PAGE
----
For Eliran Nargassi, the start of his business menswear brand was random. While working in a commercial fashion house, Eliran was approached by an artist who wanted his help for an upcoming exhibition. He got to work designing, but the exhibition was canceled. Nevertheless, Eliran couldn’t let go.
“I was so blown away by the ideas I had, and I couldn’t stop developing them into garments and prints,” Eliran says. He then quit his job to devote his time to creating this collection. And in summer 2013, his brand NARGASSI was born. We discovered the work of Eliran through Maison Mode Méditerranée and were intrigued by his simple designs and his classic yet innovative pieces. Eliran says he draws inspiration from his Jewish heritage, Moroccan-Kurdish roots and secular lifestyle.
At Ichtus Magazine, our heart is to showcase the stories of creators through the Mediterranean. What inspires them? How does spirituality influence their work? We long to share these creators’ stories to inspire and celebrate the diverse creativity seen throughout the Mediterranean. We’re delighted to share Eliran’s experience along with his must-see spots in Tel Aviv, Israel.
How would you describe yourself ?
I find myself as a very simple guy living a pretty quiet life. The moments that make me happy are the moments when I leave the city and travel in nature and listen to music — usually nostalgic of all kinds. And, of course, working in my studio.
What’s your favorite piece that you’ve designed ?
I feel personally connected to the long kimono coat. This item comes back in my collections in different variations. Its silhouette is simple, and I change it each time with a different detail, cut, fabric or length. When I or my clients wrap themselves in it, there is a sense of sanctity: it gives a religious, messianic and traditional look.
He could look like a monk, prophet and even a Moroccan Kaftan.
What does a typical week look like ?
I regularly wake up early around 5:30 a.m. and start my working day at around 9 a.m. Everything else depends on orders from customers from around the world. Whenever I have some free time during chill days, I design new pieces for future collections.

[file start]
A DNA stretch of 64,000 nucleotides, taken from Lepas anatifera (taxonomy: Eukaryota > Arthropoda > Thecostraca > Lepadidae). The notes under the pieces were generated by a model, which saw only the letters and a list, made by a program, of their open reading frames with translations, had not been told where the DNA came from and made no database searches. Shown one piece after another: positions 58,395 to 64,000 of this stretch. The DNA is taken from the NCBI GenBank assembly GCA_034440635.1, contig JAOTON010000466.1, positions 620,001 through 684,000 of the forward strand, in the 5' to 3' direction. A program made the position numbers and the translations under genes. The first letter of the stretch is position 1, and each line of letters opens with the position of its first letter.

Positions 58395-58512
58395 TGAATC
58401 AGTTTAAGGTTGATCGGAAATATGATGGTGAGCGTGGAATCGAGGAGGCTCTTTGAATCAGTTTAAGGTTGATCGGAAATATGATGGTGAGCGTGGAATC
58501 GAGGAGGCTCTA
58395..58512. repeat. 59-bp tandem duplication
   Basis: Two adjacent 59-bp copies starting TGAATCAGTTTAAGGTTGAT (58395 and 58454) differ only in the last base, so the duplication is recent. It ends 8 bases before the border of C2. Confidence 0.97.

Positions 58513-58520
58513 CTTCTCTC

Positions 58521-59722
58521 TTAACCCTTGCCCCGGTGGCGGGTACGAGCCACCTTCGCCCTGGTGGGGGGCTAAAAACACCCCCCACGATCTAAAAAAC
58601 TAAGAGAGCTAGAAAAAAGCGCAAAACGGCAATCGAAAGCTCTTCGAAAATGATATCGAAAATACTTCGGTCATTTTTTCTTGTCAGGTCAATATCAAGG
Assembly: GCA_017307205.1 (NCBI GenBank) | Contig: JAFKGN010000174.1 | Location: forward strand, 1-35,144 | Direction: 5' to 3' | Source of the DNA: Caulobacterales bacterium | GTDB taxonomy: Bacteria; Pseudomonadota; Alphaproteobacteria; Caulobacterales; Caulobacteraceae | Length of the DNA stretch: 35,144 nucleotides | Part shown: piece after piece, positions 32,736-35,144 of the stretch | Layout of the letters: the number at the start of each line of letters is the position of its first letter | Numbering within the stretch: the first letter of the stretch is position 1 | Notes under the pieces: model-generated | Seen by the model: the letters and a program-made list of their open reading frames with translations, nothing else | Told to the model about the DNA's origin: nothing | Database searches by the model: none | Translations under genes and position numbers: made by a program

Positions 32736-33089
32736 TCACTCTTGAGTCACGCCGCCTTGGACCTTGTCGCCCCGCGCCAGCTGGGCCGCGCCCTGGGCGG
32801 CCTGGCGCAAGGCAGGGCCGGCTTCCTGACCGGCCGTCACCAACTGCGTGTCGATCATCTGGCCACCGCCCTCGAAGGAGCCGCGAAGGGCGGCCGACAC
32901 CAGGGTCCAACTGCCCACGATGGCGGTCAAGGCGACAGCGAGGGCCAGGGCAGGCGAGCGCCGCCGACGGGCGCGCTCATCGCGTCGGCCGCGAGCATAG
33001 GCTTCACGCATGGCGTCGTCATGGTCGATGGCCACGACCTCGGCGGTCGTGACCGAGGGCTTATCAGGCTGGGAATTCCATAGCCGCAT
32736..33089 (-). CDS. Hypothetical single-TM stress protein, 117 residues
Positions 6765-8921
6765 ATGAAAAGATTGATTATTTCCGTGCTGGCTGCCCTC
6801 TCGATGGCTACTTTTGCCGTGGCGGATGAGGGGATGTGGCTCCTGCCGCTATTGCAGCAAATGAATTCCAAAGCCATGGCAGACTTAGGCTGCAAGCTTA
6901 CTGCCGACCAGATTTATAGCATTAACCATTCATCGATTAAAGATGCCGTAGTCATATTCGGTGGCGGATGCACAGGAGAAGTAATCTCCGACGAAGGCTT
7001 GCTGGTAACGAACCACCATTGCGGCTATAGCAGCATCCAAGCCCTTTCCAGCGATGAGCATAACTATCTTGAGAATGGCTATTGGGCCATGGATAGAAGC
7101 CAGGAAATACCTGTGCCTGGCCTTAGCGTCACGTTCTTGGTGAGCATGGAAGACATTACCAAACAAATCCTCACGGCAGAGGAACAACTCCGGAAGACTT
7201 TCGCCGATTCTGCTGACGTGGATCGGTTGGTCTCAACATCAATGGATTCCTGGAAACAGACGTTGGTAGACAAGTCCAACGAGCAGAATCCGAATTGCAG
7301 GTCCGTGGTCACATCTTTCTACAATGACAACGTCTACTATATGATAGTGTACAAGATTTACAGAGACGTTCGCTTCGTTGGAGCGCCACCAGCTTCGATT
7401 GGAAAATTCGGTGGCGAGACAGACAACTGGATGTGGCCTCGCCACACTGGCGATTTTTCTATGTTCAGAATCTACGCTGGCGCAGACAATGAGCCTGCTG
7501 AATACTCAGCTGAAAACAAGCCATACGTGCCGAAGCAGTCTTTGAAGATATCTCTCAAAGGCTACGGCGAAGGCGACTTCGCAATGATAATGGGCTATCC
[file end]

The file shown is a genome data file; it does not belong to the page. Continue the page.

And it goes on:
At noon I have a lunch break with a good friend who also has a studio nearby. After lunch, I go back to work till around 5 p.m. I have the privilege of deciding when I want to start and finish work, but I try to keep a kind of regular routine as it balances me in every aspect.
What do you love most about your job?4
In the past three years, the thing that has given me a lot of satisfaction in my work is that grooms come to my studio asking me to design a groom’s suit for their special day. I hope that more grooms will ask me to design their wedding outfits because I enjoy the process I go through with each one of them.
What are your 5 favorite spots in Tel Aviv ?
- The lovely Neve Tzedek quarter
- Charles Clore Park next to the beach
- Meshek Barzilay, a very unique vegan restaurant that takes it to the next level with fresh and organic products
- Anita, a boutique ice cream place with the most crazy and delicious flavors
- Giv’at Ha’Aliya Beach in Jaffa. It’s offbeat and not crowded, which is why I like it
How does spirituality influence your work?
Spiritually, I put my heart into the whole creative process. I only work when I am in a positive mood because I am not able to work when I am in a bad mood. I believe that even energetically, it is not good to create when you are in a negative mood. It is simply a negative or positive energy that you put in the customer’s item.
Tell us more about where you find inspiration.
In the inspirational aspect, most of my inspiration comes from the spiritual world. My religious past, the tension between religion and secularism, gender and fantasies. In fact, my entire inner and spiritual world exists in the inspirational aspect of my designs.
I translate the past and present, old and new, tradition versus innovation into one homogenic garment. I usually illustrate the inspiration through contrasts that are reflected in the material, color and shape, keeping in mind that the garment needs to be comfortable and wearable.
Want to know more about mediterranean creators ?
Kristin Blake, Round Trip.